6. I’ve seen many recipes of banana bread that calls for baking soda as well as baking powder. The baking soda changes the flavour of the batter so much that the bread doesn’t taste of fresh bananas any more. I’ve tried using all baking powder but the texture was as even and ‘spongy’ as the version with soda. Could you share some wisdom on this? 🙂

    1. Hi Henry!

      Remember that baking soda is about four times as powerful as baking powder, so if you’re going to substitute, you need a lot of baking powder (2 1/4 teaspoons for my recipe). Try it and let me know how it goes!

      – Joe

  7. Hey Joe!

    I a new reader here, I just surfed looking for Petit Fours and found your wonderful tutorial – thank you! After looking around, I’m sure I will be a regular reader! Great Site, Thank you!

    1. Welcome Connie! Please do come back — and don’t hesitate to ask if I can be of any help with any of the recipes.

      – Joe

      1. Joe, I just may never leave all winter long. I do small scale (family scale) farming in in the spring summer, can day and night the fall and I believe I will bake all winter long. There isn’t a real bakery (non grocery store) within 300 miles of here and even those aren’t the ones that are truly exciting.

        I have a Guernsey dairy cow (whom I dreadfully allergic to but love). I’ve finally managed to convince her to go dry this winter after being in milk for 2 years. She will calve again in the spring and we’ll be flooded with milk and cream (what cream she doesn’t hold back for her calf, the stinker). I have to say you make butter look easy!

        What mixer do you use? My Kitchen Aid is wearing out from bread dough and I just wonder if there isn’t a better machine out there for breads and pastries as well as other household applications (such as butter).

        1. Ha! Sounds good. Where do you live, Connie? I’m trying to imagine a locale where the only bakery is 300 miles gone.

          But to your question, I use a 7-quart Viking mixer. LIke pretty much all Viking products it’s long on muscle and short on subtlety. It has all the power you’ll ever need for double or triple batches of bread dough, plus has enough finesse to tackle most other home baking tasks. The flaw is the that it’s engineered in such a way that the implements don’t reach all the way to the bottom of the bowl. That’s not a big deal for the whip since you can just squeeze the loops until they touch bottom. For the beater, well, you’re pretty much S.O.L.. It’s not a big deal since it’s rare that I need to beat just a few tablespoons of something. In those instances I just unlock the bowl and raise it up to the beater with my hands. It’s a small price to pay for the convenience of all that extra power.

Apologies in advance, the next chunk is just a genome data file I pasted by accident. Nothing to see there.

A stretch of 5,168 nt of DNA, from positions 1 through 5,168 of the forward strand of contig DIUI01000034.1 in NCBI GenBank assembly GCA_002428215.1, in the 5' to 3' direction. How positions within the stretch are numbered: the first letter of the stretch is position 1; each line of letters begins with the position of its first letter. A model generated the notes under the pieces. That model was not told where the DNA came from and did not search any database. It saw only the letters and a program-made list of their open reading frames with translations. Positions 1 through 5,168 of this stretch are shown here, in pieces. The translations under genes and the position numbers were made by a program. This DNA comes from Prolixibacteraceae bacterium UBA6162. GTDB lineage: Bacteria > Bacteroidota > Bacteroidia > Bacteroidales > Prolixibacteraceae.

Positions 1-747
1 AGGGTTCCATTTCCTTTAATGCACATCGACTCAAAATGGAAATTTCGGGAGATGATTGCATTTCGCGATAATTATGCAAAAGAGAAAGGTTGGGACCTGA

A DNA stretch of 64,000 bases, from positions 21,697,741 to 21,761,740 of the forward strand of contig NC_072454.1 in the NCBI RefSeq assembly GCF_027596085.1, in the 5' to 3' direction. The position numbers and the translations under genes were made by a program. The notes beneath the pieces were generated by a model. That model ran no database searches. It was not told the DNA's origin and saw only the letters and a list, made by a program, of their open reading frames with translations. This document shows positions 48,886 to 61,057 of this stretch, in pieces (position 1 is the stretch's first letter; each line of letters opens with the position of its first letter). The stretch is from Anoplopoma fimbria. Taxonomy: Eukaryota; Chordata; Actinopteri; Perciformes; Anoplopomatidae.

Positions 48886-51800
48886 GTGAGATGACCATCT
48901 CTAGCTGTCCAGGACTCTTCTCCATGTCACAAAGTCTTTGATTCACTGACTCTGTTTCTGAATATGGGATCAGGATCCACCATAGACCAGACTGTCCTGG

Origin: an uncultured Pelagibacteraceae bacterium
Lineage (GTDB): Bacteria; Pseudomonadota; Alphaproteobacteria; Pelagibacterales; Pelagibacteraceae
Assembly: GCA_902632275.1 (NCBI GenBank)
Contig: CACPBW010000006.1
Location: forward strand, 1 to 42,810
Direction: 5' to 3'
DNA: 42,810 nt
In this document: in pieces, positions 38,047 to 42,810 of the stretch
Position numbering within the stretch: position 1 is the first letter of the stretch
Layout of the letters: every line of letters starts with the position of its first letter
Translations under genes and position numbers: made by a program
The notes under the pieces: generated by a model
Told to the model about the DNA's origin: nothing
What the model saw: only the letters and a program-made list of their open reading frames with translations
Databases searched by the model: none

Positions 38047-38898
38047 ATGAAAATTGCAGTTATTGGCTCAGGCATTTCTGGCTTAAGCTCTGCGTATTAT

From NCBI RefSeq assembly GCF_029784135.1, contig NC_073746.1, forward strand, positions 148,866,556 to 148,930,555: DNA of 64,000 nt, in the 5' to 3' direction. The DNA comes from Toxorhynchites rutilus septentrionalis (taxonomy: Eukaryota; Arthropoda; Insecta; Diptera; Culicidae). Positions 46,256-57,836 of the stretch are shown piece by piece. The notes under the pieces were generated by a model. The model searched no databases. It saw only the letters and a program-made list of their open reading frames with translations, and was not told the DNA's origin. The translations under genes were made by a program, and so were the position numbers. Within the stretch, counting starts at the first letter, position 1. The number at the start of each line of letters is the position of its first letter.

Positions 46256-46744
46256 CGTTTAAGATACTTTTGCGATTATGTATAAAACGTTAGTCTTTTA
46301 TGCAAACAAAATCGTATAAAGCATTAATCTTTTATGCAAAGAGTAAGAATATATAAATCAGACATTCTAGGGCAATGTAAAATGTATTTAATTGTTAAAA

For butter, I suggest a food processor, the bigger the bowl, the better! Cheers,

          – Joe

          1. OK, I’ve tried the butter in the mixer (what a mess!) but not in the food processor. I think the sharp blades seem so different than a butter paddle.

            I’ll keep that in mind about the Viking when we’re ready to replace ours. I think most of them are the same with the whisk, but I liked the photos using the beater.

            We are in the corner of Utah near the Wyoming, and Colorado borders – not quite in the middle of nowhere but we can pretty much see it from here. If I were to put a string on the map it’ more like 200 miles and 3 or 4 hours. (I’m definitively not a numbers person) I’m probably feeling isolated with winter on the way – travel out of the area can often be dicey.

  8. Hey Joe – I used this recipe back in the spring when you posted it before. Here’s my story…
    In March my wife and I travelled to Malinalco, Mexico with those we consider to be our Mexican “family.” Malinalco is located about 90 minutes South West of Mexico City in a mountain valley. Although Mexico City is horribly congested and polluted, Mali is very much isolated and greatly under-developed.
    The grounds of the house we stayed in are quite lush. They grown plums, avocados, mangoes, coffee, and….bananas.
    Each day that we were there one family would have the responsibility of preparing the main meal “la comida” for everyone, basically the equivilant of our dinner, and everybody there knew of my former occupation as a chef.
    I had been trained in classical French cuisine by several people whose names you would probably recognize. And, in truth, for years I performed at a very high level.
    The day that my wife and I had to prepare la comida, we planned on making banana bread as part of the dessert. The meal was good, and I utilized as much of the local products as I could, including bananas.
    We cut slices of the banana bread, toasted them, spread them with Nutella, topped them with flambeed bananas, and sauced with a Mango coulis.
    I all of my years of cooking….without a doubt this was one of the best things that I’ve ever served.
    This bread and recipe are awesome.

    1. Good gravy — that’s an application my mother’s never thought of! Fantastic, Pat. I’m definitely game!

  9. Better yet crumble and freeze up some Reese’s peanut butter cups,add them to your batter.

  10. Another recipe to try, Donna is known for her Banana Bread. This stuff is sooo goood!!!! 🙂 🙂 🙂 🙂

    Donna’s Banana Bread

    1 c sugar
    2 c plain flour
    1 t baking soda
    1 t baking powder
    Pinch of salt
    1 small box Jello Instant Vanilla Pudding
    2 eggs
    3 ripe bananas
    2 sticks melted butter
    ½ c chopped nuts

    Preheat oven to 350*.